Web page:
U, = amm[ei,e2,...,eN]~ pe,, a > p > 0. (6.97»

The best equilibrium is for every agent to choose the maximum effort lev el. ; this gives each agent a payoff of (a - ). But any common effort level in [0, eJ is also a Nash equilibrium: if every agent other than agent z sets his or her effort to some level e, i also wants to choose effort of e. Since each agents payoff is increasing in the common effort level, Bryants game is a coordination-failure model with a continuum of equilibria.

\an Huyck, Battaho, and Bell consider a version of Bryants game with effort restricted to the integers 1 through 7, a = $0.20,/3 = $0.10, and .V between 14 and 16. They report several main results. The first concerns the first time a group plays the game; since Bryants model is not one of repeated play, this situation may correspond most closely to the model Van Huyck, Battaho, and Beil find that in the first play, the players do not reach any of the equilibria. The most common levels of effort are 5 and 7, but there is a great deal of dispersion. Thus, no deterministic theory of equilibrium selection successfully describes behavior.

Second, repeated play of the game results in rapid movement toward lo\\ effort. Among five of the seven experimental groups, the minimum effort m the first period is more than 1. But in all seven groups, by the fourth play the minimum level of effort reaches 1 and remains there in every subsequent round. Thus there is strong coordination failure.

Third, the game fails to converge to any equilibrium. Each group pla\ ec the game 10 times, for a total of 70 trials. Yet in none of the 70 trials do al. of the players choose the same effort. Even in the last several trials, which are preceded in every group by a string of trials where the minimum effor is 1, over a quarter of players choose effort greater than 1.

Finally, even modifying the payoff function to induce "coordination successes" does not prevent reversion to inefficient outcomes. After the initial 10 trials, each group played 5 trials with the parameter p in (6.97) set tc zero. With jS = 0, there is no cost to higher effort; as a result, most (though not aU) of the groups converge to the Pareto-efficient outcome of e, == 7 for all players. But when p is changed back to $0.10, there is rapid reversion tc the situation where most players choose the minimum effort.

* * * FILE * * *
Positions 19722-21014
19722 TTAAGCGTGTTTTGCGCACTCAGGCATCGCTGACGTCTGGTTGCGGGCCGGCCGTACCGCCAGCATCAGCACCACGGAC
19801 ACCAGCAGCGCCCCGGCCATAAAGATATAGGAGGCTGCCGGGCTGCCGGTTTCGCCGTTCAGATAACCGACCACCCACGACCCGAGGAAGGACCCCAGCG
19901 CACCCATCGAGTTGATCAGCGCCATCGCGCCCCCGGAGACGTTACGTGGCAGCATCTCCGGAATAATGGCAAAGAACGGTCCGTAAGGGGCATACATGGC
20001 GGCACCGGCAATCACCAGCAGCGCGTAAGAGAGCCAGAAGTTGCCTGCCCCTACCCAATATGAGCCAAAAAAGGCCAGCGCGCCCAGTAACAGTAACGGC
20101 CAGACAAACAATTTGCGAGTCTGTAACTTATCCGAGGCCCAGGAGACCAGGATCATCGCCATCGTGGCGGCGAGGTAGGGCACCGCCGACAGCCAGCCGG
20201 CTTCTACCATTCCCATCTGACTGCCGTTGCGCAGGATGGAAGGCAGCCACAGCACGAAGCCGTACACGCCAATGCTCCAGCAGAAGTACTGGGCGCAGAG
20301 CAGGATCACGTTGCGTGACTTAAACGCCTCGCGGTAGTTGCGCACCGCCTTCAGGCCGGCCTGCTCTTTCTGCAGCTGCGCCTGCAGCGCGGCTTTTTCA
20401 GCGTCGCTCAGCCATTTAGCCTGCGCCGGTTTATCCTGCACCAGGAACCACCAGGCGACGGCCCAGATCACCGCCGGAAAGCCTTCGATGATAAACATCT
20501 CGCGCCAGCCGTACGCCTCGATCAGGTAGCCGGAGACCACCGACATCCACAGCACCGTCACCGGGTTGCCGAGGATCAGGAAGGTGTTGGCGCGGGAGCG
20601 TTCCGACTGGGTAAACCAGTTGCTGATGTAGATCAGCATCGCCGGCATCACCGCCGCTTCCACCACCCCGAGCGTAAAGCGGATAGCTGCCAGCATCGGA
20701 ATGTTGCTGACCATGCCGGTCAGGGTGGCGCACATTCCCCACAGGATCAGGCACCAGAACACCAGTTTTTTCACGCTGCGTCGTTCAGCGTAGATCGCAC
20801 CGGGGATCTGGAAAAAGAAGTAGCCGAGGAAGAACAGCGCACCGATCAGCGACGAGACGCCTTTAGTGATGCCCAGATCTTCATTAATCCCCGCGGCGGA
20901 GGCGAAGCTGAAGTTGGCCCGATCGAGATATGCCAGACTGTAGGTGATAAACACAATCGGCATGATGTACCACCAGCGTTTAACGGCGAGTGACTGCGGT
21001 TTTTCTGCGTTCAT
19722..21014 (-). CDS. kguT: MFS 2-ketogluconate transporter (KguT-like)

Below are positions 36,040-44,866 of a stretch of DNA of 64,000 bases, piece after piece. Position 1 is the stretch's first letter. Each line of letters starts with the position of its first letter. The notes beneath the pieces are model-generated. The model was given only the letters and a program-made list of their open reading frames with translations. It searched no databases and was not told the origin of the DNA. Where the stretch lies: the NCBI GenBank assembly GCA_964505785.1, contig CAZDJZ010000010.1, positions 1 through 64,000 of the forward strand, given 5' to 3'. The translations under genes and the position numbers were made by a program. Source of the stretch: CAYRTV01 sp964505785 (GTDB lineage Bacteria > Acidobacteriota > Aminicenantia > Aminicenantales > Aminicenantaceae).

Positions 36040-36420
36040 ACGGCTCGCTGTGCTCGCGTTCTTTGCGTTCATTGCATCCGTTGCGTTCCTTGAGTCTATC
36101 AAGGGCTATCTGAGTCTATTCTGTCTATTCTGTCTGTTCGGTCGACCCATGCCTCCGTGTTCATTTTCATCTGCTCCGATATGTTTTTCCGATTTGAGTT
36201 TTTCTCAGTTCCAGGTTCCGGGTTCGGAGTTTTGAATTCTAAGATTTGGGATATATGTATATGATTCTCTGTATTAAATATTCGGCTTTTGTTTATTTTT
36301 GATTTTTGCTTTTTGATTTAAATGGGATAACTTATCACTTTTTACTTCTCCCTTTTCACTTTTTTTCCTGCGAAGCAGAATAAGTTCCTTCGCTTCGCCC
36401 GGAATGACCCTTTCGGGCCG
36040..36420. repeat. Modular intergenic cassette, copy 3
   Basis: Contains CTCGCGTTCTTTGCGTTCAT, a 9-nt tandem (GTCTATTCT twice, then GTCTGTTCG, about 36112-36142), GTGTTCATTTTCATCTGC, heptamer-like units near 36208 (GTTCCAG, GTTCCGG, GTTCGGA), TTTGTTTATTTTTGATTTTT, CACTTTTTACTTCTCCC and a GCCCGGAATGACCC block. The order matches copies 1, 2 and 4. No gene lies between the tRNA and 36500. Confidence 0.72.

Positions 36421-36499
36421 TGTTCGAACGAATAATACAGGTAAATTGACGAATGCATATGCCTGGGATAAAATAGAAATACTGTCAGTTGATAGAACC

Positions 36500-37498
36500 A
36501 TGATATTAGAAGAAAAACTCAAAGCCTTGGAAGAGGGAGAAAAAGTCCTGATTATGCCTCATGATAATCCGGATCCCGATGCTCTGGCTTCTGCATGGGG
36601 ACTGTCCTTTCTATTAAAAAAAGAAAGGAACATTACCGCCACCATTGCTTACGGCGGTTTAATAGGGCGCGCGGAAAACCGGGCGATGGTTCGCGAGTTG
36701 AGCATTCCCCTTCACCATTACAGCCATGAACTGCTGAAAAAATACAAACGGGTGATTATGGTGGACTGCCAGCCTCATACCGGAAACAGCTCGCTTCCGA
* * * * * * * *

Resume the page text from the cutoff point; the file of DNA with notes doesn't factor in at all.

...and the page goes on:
(6.98)

j>(x) =

l~{ayf/dy) dx

(6.99)

FIGURE 6.9 A reaction function that implies a unique but fragile equilibrium

Van Huyck, Battalio, and Bells results suggest that predictions from deductive theories of behavior should be treated with caution: even though Bryants game is fairly simple, actual behavior does not correspond well with the predictions of any standard theory. The results also suggest that coordination-failure models can give rise to complicated behavior and dynamics.

Real Non-Walrasian Theories

Substantial real rigidity, even if it is not strong enough to cause multiple equilibria, can make the equilibrium highly sensitive to disturbances. Consider the case where the reaction function is upward-sloping with a slope slightly less than 1. As shown in Figure 6.9, this leads to a unique equilibrium. Now let X be some variable that shifts the reaction function; thus we now write the reaction function as y, = y*(y,x). The equilibrium level of for a given x, denoted y(x), is defined by the condition y*(>>(x),x) = >>(x). Differentiating this condition with respect to x yields



[start] [1] [2] [3] [4] [5] [6] [7] [8] [9] [10] [11] [12] [13] [14] [15] [16] [17] [18] [19] [20] [21] [22] [23] [24] [25] [26] [27] [28] [29] [30] [31] [32] [33] [34] [35] [36] [37] [38] [39] [40] [41] [42] [43] [44] [45] [46] [47] [48] [49] [50] [51] [52] [53] [54] [55] [56] [57] [58] [59] [60] [61] [62] [63] [64] [65] [66] [67] [68] [69] [70] [71] [72] [73] [74] [75] [76] [77] [78] [79] [80] [81] [82] [83] [84] [85] [86] [87] [88] [89] [90] [91] [92] [93] [94] [95] [96] [97] [98] [99] [100] [101] [ 102 ] [103] [104] [105] [106] [107] [108] [109] [110] [111] [112] [113] [114] [115] [116] [117] [118] [119] [120] [121] [122] [123] [124] [125] [126] [127] [128] [129] [130] [131] [132] [133] [134] [135] [136] [137] [138] [139] [140] [141] [142] [143] [144] [145] [146] [147] [148] [149] [150] [151] [152] [153] [154] [155] [156] [157] [158] [159] [160] [161] [162] [163] [164] [165] [166] [167] [168] [169] [170] [171] [172] [173] [174] [175] [176] [177] [178] [179] [180] [181] [182] [183]